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Arno
Some of our most loyal fans (Hi loyal fans!) may remember our comic last year about Sint Maarten. To recap: it's a day whyen kids in this region of The Netherlands go door by door with little lanterns, often self-made, and sing songs in the hopes of receiving candy. Fortunately and unfortunately, the kids never come to my door. Not because Beedoo! would eat them (she says she likes humans when they're still miniature), but because we're just not convenient. We're in a small building that you can only enter if someone opens the main door for you, and then you've got two front doors per floor. Any parents who take their kids this route prefer the much bigger building next to us, which has whole tracts of doors to sing at. And besides, apartment buildings just aren't fun, you know?

Why is this fortunate as well as unfortunate? Well, it's fortunate because we don't need to prepare. This was extra fortunate that weekend. You see, Sint Maarten was on a Sunday this year, so Saturday, our normal day for grocery shopping, would have been perfect for buying emergency candy for any unexpected kids showing up at our doorstep. Unfortunately, I was 'on call' for my job, meaning that people might call me with problems. And they did! There was a major issue, and it took all day to resolve to satisfaction (which counts as paid overtime. Woohoo!), and then there was no time to go to the grocery store. On Sunday, I stayed on call for most of the day, and we only went grocery shopping as late as we could manage. Just before closing time we grabbed all that we could think of and headed home in record time!

Unfortunately, we forgot to buy candy. Fortunately, no one ever shows up anyway. Right?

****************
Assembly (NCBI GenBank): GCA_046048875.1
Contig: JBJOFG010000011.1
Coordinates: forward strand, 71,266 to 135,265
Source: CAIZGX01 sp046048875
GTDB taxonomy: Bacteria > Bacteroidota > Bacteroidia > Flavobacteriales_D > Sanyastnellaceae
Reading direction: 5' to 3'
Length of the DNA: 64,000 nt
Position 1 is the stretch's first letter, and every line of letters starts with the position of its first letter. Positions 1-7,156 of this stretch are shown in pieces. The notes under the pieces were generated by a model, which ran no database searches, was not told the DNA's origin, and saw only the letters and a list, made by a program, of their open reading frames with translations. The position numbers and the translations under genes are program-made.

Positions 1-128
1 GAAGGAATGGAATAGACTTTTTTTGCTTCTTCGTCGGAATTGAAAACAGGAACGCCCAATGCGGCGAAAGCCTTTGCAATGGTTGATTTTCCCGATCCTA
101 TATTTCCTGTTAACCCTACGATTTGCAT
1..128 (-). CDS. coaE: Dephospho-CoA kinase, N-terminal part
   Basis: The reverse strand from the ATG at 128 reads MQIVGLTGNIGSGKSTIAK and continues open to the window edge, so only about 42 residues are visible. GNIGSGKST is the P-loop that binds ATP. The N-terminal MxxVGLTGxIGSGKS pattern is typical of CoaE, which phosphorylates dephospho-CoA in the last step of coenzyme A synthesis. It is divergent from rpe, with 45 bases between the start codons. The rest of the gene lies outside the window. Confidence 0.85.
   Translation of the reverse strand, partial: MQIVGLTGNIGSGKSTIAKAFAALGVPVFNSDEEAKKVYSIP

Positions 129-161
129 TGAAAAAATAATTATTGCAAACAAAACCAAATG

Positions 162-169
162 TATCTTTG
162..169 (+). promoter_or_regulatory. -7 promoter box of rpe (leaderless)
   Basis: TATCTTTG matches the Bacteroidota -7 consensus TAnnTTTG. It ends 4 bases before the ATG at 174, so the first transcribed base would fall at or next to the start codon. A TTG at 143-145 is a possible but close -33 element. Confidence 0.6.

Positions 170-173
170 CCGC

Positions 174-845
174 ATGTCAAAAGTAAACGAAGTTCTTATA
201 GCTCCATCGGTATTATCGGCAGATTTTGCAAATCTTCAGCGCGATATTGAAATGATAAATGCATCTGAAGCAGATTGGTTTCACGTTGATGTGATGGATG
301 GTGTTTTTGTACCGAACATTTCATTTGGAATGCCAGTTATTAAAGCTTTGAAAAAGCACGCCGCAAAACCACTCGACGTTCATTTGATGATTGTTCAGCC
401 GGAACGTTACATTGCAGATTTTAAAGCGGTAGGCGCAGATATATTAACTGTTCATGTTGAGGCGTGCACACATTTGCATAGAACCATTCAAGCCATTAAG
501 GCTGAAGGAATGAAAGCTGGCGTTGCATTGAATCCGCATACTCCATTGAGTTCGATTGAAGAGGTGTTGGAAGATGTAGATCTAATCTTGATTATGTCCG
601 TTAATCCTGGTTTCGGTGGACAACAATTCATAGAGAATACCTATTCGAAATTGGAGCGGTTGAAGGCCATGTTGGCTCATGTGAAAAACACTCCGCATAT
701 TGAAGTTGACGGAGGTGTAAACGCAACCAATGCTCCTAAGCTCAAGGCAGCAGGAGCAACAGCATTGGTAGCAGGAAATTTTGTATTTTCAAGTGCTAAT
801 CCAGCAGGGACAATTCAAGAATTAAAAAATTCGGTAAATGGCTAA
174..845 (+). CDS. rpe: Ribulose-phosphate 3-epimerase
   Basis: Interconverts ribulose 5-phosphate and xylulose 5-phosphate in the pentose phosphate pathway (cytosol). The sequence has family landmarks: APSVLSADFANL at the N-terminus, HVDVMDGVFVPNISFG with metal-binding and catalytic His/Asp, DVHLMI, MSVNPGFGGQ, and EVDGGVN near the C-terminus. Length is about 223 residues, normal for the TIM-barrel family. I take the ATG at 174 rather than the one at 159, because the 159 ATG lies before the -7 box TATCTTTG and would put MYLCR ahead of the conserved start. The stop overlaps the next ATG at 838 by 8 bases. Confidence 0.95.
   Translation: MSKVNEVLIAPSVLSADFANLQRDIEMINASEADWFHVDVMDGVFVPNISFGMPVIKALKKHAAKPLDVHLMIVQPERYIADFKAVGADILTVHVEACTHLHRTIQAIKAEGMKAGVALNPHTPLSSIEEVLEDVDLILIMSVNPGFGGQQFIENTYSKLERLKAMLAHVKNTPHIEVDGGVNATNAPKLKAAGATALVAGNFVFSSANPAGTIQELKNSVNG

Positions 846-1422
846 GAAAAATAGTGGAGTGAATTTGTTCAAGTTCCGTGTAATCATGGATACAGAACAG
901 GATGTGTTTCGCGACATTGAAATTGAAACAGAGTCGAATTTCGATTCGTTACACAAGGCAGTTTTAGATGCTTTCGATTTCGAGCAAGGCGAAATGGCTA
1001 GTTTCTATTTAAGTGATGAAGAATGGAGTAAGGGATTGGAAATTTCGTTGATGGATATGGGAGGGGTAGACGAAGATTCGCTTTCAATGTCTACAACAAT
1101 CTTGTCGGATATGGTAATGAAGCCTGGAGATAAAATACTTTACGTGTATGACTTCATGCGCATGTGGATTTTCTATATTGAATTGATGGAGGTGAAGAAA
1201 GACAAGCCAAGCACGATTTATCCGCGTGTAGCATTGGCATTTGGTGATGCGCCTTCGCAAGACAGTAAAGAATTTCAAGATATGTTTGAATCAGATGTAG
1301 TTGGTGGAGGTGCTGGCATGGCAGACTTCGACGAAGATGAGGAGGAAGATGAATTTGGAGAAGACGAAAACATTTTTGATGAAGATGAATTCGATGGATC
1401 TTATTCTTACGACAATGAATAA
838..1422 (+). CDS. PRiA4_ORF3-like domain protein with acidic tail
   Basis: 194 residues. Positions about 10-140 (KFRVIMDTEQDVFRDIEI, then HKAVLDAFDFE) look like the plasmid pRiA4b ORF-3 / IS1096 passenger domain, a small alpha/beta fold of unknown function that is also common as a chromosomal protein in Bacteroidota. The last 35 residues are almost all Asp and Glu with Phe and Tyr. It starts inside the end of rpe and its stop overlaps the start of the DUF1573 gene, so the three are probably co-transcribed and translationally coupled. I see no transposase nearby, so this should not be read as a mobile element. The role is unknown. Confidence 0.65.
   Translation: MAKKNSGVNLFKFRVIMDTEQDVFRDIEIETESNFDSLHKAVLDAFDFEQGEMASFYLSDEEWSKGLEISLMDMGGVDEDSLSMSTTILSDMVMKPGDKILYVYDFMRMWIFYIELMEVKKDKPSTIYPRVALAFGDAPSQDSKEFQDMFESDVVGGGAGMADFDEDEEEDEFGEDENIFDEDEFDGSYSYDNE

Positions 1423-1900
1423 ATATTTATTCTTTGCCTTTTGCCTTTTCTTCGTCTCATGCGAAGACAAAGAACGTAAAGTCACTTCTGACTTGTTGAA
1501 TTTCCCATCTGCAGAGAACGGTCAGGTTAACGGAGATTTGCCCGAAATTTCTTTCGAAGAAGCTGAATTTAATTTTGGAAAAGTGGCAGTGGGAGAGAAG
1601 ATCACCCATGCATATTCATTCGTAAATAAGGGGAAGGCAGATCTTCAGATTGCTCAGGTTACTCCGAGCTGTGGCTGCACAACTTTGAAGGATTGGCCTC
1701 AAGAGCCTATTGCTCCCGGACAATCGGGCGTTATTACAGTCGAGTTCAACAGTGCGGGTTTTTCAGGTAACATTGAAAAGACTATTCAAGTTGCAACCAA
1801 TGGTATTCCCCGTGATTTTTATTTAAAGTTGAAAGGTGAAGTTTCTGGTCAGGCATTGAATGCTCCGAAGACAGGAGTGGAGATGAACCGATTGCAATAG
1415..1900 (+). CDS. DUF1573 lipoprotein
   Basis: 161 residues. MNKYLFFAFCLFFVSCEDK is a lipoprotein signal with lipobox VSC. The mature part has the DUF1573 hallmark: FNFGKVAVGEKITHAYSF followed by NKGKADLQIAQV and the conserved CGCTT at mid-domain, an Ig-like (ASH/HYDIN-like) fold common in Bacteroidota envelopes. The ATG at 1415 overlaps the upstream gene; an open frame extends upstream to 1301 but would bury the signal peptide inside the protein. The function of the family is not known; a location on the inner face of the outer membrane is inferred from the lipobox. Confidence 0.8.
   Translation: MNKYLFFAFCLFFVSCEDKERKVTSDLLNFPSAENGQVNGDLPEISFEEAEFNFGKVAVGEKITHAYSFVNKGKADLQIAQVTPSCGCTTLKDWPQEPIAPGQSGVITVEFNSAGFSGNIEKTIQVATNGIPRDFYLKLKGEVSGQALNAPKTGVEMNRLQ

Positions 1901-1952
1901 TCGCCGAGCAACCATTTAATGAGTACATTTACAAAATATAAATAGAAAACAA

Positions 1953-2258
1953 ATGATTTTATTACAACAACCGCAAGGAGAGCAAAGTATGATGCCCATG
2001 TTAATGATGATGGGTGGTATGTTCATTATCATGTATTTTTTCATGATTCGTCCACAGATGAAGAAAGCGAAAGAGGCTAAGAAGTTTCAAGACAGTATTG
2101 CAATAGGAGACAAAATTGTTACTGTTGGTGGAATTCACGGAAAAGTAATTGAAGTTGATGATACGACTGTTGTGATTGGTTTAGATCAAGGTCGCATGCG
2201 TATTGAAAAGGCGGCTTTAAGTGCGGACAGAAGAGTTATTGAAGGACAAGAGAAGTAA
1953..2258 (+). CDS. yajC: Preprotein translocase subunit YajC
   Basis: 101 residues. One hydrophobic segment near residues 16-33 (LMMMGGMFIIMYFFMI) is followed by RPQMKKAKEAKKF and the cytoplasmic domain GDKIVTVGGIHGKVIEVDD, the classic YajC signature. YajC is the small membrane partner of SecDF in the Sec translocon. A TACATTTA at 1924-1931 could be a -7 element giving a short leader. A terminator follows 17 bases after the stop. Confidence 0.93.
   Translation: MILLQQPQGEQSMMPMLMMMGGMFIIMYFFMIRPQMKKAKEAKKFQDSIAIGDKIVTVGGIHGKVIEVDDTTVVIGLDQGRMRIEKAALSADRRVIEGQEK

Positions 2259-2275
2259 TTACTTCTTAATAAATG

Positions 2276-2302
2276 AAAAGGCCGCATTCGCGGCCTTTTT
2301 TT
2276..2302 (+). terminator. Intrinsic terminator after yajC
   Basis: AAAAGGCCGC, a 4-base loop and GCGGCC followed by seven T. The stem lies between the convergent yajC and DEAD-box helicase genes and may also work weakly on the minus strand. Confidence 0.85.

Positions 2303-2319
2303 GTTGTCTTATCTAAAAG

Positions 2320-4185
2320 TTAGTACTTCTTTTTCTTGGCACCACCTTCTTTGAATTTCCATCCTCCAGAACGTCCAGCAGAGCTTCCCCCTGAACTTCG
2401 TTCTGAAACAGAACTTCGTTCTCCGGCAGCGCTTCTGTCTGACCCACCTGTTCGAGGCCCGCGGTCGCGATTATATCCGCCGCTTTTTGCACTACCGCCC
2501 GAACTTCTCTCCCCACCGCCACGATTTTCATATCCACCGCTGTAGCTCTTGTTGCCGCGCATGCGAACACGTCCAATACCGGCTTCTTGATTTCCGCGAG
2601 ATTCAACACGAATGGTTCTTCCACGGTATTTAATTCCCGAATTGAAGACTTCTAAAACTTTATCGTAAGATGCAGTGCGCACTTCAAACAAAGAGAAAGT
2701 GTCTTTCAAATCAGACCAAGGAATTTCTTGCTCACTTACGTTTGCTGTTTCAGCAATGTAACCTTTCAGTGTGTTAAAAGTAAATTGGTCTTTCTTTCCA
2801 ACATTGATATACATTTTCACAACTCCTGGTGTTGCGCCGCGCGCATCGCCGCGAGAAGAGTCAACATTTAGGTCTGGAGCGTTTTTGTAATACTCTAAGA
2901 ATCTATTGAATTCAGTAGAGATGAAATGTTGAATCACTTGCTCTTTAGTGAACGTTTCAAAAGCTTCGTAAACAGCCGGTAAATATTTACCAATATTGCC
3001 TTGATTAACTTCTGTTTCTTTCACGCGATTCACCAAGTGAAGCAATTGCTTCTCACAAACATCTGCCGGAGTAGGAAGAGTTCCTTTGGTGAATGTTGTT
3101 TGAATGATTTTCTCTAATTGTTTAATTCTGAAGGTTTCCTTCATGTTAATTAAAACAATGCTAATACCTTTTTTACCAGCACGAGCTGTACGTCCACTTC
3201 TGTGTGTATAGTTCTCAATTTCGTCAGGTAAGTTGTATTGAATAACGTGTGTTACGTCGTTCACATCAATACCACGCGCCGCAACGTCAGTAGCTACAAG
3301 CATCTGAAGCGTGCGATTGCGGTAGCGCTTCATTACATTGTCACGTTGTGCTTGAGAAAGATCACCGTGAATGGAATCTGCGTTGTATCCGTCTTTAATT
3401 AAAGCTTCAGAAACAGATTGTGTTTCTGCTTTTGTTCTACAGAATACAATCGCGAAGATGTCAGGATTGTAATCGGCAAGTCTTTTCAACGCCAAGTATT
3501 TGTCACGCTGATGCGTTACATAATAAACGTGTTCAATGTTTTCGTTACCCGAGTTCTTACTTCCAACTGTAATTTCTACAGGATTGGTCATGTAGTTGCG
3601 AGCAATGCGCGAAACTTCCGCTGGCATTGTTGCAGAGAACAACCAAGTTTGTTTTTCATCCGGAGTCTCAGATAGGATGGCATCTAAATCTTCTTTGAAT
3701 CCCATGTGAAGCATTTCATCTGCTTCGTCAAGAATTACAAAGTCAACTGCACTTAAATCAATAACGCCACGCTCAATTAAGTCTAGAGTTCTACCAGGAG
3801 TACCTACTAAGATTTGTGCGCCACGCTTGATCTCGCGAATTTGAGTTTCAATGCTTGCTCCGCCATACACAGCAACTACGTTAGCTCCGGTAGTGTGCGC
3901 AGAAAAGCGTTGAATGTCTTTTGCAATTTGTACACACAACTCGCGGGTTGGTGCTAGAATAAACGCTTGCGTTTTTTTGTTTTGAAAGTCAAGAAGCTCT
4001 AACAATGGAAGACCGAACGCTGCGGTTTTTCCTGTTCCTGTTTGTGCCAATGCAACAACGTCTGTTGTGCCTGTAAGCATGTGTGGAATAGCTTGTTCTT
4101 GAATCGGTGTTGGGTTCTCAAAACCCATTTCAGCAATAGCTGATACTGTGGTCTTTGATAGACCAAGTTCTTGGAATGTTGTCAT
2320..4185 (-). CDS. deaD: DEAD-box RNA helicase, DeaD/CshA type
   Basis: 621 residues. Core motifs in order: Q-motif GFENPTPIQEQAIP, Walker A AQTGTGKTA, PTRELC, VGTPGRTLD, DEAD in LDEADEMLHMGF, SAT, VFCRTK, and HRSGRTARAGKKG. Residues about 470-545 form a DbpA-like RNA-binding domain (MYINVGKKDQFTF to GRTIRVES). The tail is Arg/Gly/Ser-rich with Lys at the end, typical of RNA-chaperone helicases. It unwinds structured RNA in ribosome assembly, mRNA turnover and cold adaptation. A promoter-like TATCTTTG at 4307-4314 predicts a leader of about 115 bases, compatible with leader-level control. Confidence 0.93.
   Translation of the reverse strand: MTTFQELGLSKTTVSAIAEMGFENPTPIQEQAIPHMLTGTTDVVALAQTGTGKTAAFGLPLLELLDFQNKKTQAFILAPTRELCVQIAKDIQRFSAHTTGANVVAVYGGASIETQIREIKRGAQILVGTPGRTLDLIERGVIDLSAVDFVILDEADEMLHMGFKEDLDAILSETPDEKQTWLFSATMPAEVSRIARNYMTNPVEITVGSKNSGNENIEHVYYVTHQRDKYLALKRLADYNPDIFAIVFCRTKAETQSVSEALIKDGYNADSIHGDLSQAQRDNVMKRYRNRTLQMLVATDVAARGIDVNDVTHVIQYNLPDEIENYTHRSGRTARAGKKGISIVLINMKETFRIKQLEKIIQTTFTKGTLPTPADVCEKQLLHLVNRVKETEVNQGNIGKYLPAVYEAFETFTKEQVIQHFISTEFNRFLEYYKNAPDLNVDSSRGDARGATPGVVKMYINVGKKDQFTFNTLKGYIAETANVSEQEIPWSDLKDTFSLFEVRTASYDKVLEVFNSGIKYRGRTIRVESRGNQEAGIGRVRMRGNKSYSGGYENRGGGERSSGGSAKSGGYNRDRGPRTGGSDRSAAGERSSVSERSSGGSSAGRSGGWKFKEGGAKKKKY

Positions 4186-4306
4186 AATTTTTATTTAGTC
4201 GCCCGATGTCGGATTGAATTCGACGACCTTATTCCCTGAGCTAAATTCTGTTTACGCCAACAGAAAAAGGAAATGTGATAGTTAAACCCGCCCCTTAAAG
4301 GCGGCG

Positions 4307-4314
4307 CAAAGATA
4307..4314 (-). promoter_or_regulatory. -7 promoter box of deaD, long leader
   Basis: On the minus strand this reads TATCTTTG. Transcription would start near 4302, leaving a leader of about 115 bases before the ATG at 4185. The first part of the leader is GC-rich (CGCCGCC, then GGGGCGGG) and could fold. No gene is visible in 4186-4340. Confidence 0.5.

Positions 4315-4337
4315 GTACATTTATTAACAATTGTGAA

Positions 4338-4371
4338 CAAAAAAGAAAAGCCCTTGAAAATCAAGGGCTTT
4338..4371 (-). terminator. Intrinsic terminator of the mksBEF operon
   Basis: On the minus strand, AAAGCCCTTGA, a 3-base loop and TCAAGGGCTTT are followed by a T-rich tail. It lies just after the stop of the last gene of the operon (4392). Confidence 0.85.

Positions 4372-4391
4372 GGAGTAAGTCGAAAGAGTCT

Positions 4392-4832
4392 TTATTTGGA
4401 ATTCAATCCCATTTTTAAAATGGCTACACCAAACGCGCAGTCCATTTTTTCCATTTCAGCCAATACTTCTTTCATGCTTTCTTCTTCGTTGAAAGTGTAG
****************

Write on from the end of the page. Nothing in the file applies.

After shopping we then went to walk the dog and saw all the kids singing and walking around with their lanterns, smiling at the picturesque scenes. And then we came back to our place, and were mortified to observe parents with kids entering our building. Our building! Were they there for specific apartments? A song for grandma and grandpa perhaps? For friends? Or were they going to go through the entire building and find us lacking? Which such worries on our mind, hillarity ensued.

First, since the kids entered through the front door, we decided to take the back door to the stairwell. Kayenta knows how to walk stairs by now, but was clearly weirded out, which cost us valuable extra time. We then quickly sneaked into our house and started looking for wrapped candies. What we found was this: seven individually wrapped balls of extremely salty candy. I could see us standing in the doorway now. "What a nice song, kids. Here, have some salt."

At that point Beedoo!'s inherently evil dragon nature shone through, and she hatched the most dasterdly, most diabolical plot to get out of this predicament. We were going to do the unthinkable, the unethical, the immoral! We were going to hand out tangerines. Armed with tangerines or balls of salt, we now anxiously awaited the enthusiastic little children, ready to crush their dreams and earn the piercing glares of their parents.

... They never came.

Rude, isn't it? You bust a gut preparing things for Sint Maarten, and they never even show up. Ungrateful brats.


Beedoo!
This dragon is hiding behind the couch with the lights off. It was a perfect evening for Sint Maarten... it was a warm evening, no rain to ruin things, there was a full moon, and it was on a weekend. We were glad that all the kids were getting to have a good time with it, unlike last year's, which was a rainy weekday.

We can't do the panic that we went through enough justice. We had SOMEthing, if worse came to worse, but if there were more than five kids, we would have been sunk. You just can't give out unwrapped candy... and who wants to be the stick in the mud that gives out fruit? I guess this is a bit like trying to fend off a hoard of zombies and the only thing you have to fight with is a stick that breaks at the first hit. It was that kind of panic. We got lucky... though really, we probably had nothing to worry about. As Arno said, people don't come to us for Sint Maarten... it's a bit odd that they were there at all.



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